Baltimore Orioles: Buck Showalter needs his staff to change up

Photo: Mark J. Rebilas-USA TODAY Sports
Photo: Mark J. Rebilas-USA TODAY Sports /

As we all already know, Buck Showalter’s Baltimore Orioles pitchers are struggling on two-strike counts. Let’s take that a step further – they’re struggling in general while on the steps of success. This was a team that rose up and put their picture next to success in the dictionary last year. Not so thus far in 2015.

Photo: Mark J. Rebilas-USA TODAY Sports

When I say they’re struggling “on the steps of success,” I mean that in the sense that opposing hitters are thriving when there are two strikes and/or two outs. On Monday evening Kansas City staged a two-out rally and seized the lead and control of the game. So why is it that the O’s can’t seem to come through when the odds are so tilted in their favor? Are they letting their guard down too early?

I suspect that might be part of it. However even before Showalter arrived in town the Birds always seemed to “waste pitches.” Basically if the count is 0-2 or 1-2, the pitcher will throw a curve or slider out of the strike zone so as to try to get the hitter to chase. If you can get them to swing at balls, why throw strikes – right?

In general this makes a sound amount of sense. However when you do that again, and again, and again, teams catch on. Back prior to Showalter, teams would just sit on a fastball that they knew would inevitably be coming if the count made it to 2-2. So what’s going on now instead – or is that still happening?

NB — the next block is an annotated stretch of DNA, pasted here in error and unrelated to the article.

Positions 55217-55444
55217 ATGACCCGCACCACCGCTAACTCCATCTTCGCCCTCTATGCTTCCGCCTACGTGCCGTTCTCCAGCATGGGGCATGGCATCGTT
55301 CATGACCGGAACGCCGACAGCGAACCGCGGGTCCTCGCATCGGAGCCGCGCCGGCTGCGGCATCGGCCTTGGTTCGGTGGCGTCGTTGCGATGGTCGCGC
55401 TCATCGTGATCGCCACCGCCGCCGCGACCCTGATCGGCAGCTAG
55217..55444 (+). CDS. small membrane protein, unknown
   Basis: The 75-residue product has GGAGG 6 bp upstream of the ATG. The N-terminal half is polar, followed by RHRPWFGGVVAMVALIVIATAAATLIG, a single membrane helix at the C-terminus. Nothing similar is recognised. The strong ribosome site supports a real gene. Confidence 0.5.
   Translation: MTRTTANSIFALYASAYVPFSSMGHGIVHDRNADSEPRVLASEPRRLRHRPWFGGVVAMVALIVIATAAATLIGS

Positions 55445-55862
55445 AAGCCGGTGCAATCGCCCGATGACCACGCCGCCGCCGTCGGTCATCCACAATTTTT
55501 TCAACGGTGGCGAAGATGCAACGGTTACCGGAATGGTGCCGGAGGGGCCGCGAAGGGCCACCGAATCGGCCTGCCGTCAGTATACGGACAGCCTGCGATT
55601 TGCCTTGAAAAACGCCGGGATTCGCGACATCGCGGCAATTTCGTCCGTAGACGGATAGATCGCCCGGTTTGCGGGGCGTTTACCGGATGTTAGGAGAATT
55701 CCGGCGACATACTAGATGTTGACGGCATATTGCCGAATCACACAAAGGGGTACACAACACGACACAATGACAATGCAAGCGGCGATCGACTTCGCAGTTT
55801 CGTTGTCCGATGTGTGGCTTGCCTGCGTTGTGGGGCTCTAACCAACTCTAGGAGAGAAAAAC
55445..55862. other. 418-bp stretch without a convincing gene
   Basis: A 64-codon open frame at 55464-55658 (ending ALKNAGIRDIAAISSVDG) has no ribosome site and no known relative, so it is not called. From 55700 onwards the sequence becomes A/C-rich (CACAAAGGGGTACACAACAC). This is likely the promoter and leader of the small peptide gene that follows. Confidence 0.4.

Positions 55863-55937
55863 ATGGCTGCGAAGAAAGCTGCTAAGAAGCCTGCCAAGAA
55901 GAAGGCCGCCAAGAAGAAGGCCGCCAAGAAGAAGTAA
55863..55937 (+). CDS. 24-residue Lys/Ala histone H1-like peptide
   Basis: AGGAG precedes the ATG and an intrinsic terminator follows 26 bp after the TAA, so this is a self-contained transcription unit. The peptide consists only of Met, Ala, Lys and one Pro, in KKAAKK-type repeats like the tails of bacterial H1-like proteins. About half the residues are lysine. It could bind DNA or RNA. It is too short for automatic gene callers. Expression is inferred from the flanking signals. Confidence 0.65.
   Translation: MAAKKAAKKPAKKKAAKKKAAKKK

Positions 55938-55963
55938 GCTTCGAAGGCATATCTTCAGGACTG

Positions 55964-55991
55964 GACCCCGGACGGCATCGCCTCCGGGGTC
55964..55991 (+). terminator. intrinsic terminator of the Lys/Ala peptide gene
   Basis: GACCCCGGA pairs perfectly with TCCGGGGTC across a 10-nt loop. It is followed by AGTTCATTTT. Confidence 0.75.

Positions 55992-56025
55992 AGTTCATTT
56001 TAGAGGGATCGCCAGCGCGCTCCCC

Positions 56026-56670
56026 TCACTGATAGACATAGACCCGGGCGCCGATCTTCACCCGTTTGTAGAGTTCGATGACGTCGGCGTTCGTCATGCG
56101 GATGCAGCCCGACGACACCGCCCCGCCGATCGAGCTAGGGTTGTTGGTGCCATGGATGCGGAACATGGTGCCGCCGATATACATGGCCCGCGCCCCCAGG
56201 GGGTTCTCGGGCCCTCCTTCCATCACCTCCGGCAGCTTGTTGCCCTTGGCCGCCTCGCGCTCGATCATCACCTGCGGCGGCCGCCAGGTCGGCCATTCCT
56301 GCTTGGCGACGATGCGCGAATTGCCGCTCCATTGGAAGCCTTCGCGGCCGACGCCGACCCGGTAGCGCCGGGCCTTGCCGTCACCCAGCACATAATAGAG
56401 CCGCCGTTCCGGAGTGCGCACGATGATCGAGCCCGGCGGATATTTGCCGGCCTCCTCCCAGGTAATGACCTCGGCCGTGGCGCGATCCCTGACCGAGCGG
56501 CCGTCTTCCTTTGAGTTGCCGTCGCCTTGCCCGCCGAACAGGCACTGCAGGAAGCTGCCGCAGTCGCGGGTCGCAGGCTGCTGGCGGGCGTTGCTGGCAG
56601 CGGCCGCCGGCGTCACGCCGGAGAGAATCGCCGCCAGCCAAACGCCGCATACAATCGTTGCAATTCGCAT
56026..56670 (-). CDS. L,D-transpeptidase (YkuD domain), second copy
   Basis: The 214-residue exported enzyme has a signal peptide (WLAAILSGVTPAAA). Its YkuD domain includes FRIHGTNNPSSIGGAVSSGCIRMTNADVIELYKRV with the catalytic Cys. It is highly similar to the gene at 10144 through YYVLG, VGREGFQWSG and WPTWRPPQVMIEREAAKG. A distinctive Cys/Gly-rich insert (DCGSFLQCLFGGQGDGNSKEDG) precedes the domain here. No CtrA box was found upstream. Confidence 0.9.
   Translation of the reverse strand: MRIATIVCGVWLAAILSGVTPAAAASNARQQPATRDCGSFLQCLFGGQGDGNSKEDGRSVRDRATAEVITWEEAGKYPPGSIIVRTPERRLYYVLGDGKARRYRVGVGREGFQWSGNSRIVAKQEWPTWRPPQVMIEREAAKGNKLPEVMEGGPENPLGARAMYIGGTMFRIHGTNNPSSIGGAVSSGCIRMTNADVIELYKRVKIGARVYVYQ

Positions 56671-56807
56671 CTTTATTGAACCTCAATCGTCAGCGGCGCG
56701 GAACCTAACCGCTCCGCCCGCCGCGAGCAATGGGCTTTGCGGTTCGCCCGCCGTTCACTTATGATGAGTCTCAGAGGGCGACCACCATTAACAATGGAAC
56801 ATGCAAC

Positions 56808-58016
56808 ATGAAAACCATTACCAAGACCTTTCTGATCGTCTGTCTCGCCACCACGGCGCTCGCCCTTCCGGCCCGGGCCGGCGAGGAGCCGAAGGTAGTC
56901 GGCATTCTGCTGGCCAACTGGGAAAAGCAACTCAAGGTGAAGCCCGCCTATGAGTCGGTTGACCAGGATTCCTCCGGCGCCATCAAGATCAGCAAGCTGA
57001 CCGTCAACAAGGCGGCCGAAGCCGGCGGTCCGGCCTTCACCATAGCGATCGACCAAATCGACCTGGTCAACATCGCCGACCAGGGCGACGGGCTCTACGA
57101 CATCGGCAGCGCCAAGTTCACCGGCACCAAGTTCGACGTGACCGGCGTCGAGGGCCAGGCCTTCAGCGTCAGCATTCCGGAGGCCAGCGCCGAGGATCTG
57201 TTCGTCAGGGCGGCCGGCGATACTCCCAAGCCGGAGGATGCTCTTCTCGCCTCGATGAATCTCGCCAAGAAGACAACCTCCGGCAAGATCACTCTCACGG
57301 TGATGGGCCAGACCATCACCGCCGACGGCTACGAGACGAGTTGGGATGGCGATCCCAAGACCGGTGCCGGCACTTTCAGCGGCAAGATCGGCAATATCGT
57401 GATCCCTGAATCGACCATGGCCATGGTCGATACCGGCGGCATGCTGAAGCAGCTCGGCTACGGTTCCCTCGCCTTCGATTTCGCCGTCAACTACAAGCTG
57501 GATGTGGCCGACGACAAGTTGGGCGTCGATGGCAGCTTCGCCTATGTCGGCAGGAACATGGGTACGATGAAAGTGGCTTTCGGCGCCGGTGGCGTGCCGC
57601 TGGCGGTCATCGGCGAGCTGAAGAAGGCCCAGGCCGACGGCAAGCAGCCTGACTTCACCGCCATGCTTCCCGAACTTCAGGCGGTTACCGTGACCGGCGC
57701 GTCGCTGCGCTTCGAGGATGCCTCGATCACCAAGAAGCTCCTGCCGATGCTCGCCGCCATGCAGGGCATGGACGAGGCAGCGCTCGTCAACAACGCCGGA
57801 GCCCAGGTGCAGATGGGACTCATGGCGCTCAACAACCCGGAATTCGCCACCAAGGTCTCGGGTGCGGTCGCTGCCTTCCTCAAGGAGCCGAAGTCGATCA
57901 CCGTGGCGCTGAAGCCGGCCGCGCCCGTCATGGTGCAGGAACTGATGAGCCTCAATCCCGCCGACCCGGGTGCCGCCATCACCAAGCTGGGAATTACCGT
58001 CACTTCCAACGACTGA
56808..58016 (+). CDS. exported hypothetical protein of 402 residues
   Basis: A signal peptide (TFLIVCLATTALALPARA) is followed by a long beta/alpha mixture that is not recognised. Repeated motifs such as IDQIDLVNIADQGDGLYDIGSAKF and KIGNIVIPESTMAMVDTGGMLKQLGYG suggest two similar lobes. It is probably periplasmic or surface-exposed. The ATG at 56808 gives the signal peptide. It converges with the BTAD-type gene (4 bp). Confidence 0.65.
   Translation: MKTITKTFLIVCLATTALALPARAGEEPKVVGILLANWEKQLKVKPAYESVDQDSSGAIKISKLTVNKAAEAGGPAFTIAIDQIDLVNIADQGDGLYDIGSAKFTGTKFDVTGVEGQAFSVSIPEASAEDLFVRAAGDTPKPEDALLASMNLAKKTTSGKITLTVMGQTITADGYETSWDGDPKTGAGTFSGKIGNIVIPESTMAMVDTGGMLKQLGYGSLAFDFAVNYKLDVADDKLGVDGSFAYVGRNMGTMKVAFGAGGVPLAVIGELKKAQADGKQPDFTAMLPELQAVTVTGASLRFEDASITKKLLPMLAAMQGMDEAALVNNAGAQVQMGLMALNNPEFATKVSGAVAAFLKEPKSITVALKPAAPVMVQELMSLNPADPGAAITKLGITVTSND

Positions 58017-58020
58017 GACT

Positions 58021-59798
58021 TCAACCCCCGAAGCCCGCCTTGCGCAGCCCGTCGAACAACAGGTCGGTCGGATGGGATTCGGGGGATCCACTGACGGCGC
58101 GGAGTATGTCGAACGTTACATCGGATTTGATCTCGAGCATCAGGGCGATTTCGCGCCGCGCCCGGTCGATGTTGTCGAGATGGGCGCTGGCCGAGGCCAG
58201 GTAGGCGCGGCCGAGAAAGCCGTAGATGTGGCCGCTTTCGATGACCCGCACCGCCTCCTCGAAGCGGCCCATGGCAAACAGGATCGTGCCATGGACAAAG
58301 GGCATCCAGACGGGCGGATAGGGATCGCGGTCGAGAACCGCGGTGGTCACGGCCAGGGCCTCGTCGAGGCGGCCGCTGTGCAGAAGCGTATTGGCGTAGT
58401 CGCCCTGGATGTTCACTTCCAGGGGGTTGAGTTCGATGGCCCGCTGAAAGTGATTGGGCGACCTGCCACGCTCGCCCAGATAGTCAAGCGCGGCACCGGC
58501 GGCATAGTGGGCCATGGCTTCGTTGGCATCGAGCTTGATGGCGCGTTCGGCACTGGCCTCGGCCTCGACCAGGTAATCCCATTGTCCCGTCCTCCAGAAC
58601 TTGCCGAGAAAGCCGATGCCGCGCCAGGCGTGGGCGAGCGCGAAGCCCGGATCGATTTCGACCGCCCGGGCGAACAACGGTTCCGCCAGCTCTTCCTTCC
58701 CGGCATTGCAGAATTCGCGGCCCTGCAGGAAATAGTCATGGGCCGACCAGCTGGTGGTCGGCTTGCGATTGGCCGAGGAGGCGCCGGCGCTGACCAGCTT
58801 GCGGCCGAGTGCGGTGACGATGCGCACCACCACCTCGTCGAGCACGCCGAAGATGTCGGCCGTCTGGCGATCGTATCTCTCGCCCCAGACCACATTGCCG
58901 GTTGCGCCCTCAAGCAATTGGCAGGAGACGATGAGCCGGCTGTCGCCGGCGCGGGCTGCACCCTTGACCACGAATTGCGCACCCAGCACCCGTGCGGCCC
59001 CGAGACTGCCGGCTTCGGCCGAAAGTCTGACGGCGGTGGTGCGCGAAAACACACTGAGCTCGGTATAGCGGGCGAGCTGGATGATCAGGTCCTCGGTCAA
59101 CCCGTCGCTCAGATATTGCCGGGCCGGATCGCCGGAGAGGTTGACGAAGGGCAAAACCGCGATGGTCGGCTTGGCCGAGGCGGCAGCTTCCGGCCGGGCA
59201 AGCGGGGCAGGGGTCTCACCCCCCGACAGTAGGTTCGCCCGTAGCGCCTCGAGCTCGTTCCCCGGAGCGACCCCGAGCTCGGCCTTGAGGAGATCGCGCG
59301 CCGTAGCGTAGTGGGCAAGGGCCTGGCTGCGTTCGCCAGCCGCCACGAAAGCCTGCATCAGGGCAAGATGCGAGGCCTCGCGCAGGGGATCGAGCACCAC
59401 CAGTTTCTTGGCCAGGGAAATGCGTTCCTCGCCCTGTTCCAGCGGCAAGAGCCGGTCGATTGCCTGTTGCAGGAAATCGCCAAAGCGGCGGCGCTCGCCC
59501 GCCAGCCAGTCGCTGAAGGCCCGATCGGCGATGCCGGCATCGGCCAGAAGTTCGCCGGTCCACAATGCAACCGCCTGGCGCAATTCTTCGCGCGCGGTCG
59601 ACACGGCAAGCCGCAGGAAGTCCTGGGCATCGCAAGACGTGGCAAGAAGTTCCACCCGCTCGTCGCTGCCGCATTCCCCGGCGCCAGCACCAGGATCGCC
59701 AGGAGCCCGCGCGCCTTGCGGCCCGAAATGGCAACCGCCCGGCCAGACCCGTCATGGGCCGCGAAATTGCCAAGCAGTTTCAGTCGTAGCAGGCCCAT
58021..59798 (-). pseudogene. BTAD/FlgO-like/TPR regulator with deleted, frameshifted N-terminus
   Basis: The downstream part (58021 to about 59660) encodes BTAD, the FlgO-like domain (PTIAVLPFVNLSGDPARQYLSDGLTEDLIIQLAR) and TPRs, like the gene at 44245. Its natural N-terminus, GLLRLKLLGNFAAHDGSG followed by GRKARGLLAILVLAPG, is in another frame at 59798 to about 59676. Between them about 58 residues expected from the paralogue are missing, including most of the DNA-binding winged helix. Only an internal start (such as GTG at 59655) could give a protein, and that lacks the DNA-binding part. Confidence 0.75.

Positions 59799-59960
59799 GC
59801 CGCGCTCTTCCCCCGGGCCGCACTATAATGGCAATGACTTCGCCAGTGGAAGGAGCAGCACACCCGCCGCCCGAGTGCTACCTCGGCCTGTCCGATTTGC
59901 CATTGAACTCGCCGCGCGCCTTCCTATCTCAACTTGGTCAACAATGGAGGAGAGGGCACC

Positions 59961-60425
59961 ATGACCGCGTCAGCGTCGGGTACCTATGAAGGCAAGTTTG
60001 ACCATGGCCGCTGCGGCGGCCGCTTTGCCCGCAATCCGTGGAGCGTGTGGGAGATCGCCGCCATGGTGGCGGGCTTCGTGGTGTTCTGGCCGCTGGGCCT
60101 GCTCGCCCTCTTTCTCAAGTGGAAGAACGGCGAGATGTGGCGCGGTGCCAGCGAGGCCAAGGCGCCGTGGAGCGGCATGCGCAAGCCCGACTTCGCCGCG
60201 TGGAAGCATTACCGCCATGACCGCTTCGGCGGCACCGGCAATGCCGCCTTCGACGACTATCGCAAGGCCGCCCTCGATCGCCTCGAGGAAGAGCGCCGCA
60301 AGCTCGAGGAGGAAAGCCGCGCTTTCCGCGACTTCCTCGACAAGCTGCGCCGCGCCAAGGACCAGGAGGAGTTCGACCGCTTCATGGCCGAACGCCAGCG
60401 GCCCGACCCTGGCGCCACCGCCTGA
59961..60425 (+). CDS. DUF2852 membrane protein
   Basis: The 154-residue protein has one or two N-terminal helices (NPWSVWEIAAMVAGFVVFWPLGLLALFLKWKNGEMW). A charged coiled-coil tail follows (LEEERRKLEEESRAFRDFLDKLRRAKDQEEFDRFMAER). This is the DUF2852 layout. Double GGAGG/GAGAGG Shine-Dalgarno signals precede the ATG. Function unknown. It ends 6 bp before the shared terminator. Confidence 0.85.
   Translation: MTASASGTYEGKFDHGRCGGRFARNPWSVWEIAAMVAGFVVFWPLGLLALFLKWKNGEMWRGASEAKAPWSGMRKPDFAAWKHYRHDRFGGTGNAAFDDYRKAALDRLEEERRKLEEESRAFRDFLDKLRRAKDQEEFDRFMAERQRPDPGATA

In some cases it is still happening. However what’s also happening is that teams are anticipating that pitch being out of the zone. And the fact is that some guys are able to put it into play. We’ve seen this of late with Zach Britton, who’s sinker is darn near unhittable. However players know that also. So they’re swinging and starting to catch the top of the ball, putting it softly into play. And runners are reaching base.

But look at Mike Moustakas’ RBI-single last night. While that came on a 2-2 pitch, he knew that it was going to be a fastball (2-2 is a fastball count). However he correctly predicted that the pitch would be outside the zone, and he lined a single into left field. In many cases Oriole pitchers are making good pitches; they’re just predictably good pitches.

It’s easy for me to point this out from afar. Furthermore I also know it’s easier said than done to fix these issues. However the O’s are going to have to fix them if they want to stay in the race. And yes folks, they’re still only 2.5 games out of the second wild card. While it may be popular to say put a fork in them right now, this is far from over.

Next: Baltimore Orioles: In memory of the great Mike Flanagan

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